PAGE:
Francis, having spent his seven years of life an only child, was understandably upset when Mommy and Daddy told him there was going to be a new baby.
"WHAAAAAAAT?" he shrieked. "NOT FAIR!"
Mommy and Daddy tried to explain to Francis that they weren't going to love him any less, but Francis's tantrum worsened and soon he was breaking fragile objects.
His parents went into conference.
It came down to two choices, obviously: One, abort the baby to keep Francis happy. Two, dispose of Francis and raise the new baby instead.
"You call it, dear," Dad said, flipping a quarter.
He awakens. The Pain is still there. "Morning," it says. "Sleep well?" He hates the way it smiles. Smug. It knows it kept him up all night. "Yes," he says, "just fine. And you?" It responds by crawling back into him, into his gut this time. He does his best to stand, but the Pain doubles him over. "Get out of me!" he shouts, toppling a lamp. It moves into his neck, chuckling the whole way. He smiles, sensing victory. The bathroom! "What are you...?" the Pain starts, but it dies as he draws the straight razor across his throat.
Nikka was saddened to find that, upon reaching the top of the highest mountain, the sky was still far out of reach.
An old man approached. "I am unimportant," he said, "but I can help." He looked aged and weathered.
Nikka shrugged. "I seriously doubt you. I came to touch the sky, but it is still too high, obviously."
The man chuckled. "The sky is all around. Height has nothing to do with it," he smiled, and reached out to her hand. "Let me show you."
He pressed her hand against nothing at all.
It felt just like cool water.
My first taste of Tolkien came early. First grade, I guess it was. My folks just got back from five weeks in the British Isles, and they brought a lot of presents.
"What's this?" I asked as they dropped a book and a freezer sack in front of me.
"This is called 'The Hobbit'," they told me, "and we picked up three pounds of the author at an exotic butcher shop on the West End."
I sniffed the contents of the sack. "Smells like fish," I grimaced.
"Yes," they assured me, "but it tastes like Swift!"
And indeed it did.
The room smells like marijuana. Has my fiancee begun smoking pot when I'm not around, or is it wafting in from outdoors through the open window...? Taking another sniff, I decide it's the latter and starting cleaning the room.
Three minutes later, I find two unsmoked joints and a roach clip in the dresser. A minute later, I'm calling Kathy at work.
"When did you start smoking pot?" I shriek at her.
She doesn't know anything about it.
I need to calm down. I pace around, and before I know it, I'm done with another joint-- my third one today.
The first person the Helpful Philosopher encountered after going to Hell was Sisyphus. "Hello, sir," he said to the struggling figure. "You must be Sisyphus, archetype of perseverance."
"Sorry, pal," Sisyphus groaned, "you got the wrong guy. I'm just an average Joe, rolling a rock, being tortured for all time."
"Well," said the Philosopher, "it may be torturous, but I'm sure you'd be happy to know that Camus believes your task to be universally symbolic."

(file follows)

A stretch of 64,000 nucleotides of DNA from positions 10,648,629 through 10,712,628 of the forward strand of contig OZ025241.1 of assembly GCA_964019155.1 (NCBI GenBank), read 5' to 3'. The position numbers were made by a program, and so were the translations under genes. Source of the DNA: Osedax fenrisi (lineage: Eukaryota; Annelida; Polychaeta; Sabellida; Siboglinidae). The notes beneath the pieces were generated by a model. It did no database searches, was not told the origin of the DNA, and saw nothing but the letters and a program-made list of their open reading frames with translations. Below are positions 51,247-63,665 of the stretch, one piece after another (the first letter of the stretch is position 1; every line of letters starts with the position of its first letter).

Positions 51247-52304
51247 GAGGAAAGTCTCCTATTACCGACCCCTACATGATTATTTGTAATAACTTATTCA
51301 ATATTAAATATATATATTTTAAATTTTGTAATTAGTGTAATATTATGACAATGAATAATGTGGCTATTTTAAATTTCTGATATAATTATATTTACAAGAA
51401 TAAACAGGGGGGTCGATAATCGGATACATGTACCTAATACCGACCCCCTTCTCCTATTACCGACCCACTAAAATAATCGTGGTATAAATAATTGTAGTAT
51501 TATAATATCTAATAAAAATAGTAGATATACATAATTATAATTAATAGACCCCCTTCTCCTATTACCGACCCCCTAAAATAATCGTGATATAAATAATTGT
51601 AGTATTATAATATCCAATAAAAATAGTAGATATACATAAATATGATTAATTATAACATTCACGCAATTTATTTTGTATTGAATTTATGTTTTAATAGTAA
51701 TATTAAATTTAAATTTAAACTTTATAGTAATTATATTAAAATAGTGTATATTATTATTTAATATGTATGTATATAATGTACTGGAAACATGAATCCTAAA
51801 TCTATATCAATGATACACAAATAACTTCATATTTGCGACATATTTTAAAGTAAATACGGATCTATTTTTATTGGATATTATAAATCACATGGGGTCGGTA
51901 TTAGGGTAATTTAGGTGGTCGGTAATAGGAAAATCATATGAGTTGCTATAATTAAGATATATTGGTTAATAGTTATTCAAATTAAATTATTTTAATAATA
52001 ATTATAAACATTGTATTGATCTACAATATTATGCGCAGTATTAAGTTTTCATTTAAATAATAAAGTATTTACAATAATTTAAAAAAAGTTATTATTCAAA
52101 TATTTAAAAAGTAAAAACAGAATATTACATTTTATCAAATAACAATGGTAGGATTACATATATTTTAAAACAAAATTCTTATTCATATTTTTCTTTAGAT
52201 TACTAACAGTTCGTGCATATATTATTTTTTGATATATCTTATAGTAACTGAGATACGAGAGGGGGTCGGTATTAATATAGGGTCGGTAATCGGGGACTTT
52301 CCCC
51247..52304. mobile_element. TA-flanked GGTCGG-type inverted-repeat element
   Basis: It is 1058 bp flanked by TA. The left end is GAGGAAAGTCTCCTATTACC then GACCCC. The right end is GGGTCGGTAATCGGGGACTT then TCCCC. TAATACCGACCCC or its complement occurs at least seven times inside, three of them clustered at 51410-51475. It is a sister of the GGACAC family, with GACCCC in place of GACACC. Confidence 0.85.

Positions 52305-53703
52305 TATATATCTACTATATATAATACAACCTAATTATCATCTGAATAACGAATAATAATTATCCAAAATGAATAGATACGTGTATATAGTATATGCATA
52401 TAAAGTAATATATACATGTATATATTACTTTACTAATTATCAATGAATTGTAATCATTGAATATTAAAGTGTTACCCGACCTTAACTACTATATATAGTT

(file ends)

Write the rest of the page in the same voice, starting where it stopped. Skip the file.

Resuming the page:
Sisyphus gave the Philosopher a baleful stare. "Fuck off," he said, releasing the boulder. The Helpful Philosopher, being downhill, was crushed beyond recognition almost instantly.
Comic Book In-Joke
Miracleman arrived in the Science Chamber just in time to see a blue flash of electrical light. Bathed in the glare were two Qys technicians and an unfamiliar Black Warpsmith.
"See," said the warpsmith, "the Qys have opened a hole through Infraspace into an alternate universe where superhero beings are quite common."
Miracleman gazed through the glowing ring in mid-space.
"I must go through," he said, and entered the wormhole. Strange radiation tickled his body.
Needless to say, he was rather surprised when, less than ten minutes later, Booster Gold spotted him and kicked his ass all over New Jersey.
I write about control a lot
"I think you're lying," he said, self-satisfied and utterly confident.
"It doesn't matter," she responded with a shrug. "You'll believe what you want and I can't change that. I'm just saddened that you claim to love me and yet you can't even trust me."
"I *do* love you," he reiterated, "and I *do* trust you. It's just that I feel evidence bears out my opinion in this case."
She stared into his eyes. "What evidence?" she asked, pushing slightly.
"Yes, of course," he realized. "What evidence?"
"Go to bed," she suggested, and he did.
So easily shaped. So easily persuaded.
Meta Commentary #1
Have you ever seen one of those roadside tourist decor places? With the redwood furniture and ceramic statues of Bambi and the Virgin Mary, and concrete geese for your yard? That is what Heaven is like, and when you die, you become one of those statues or redwood planters. And God lies around all day, watching the other deities drive by in Sun Chariots or whatever, waiting for one to stop. And when one does, God sells you to them for ten bucks and buys beer with the money, if he has any left over after rent. Such is life.
Meta Commentary #2
The doctors peer through the sliding peephole in the cell door. Inside the room, the patient is typing on a computer. They sigh with mixed despair and amusement.
"There is no hope for this one," says the first. The second nods.
"Yes," she agrees, "he will never leave his delusion."
The student leans forward, interested. "Delusion?"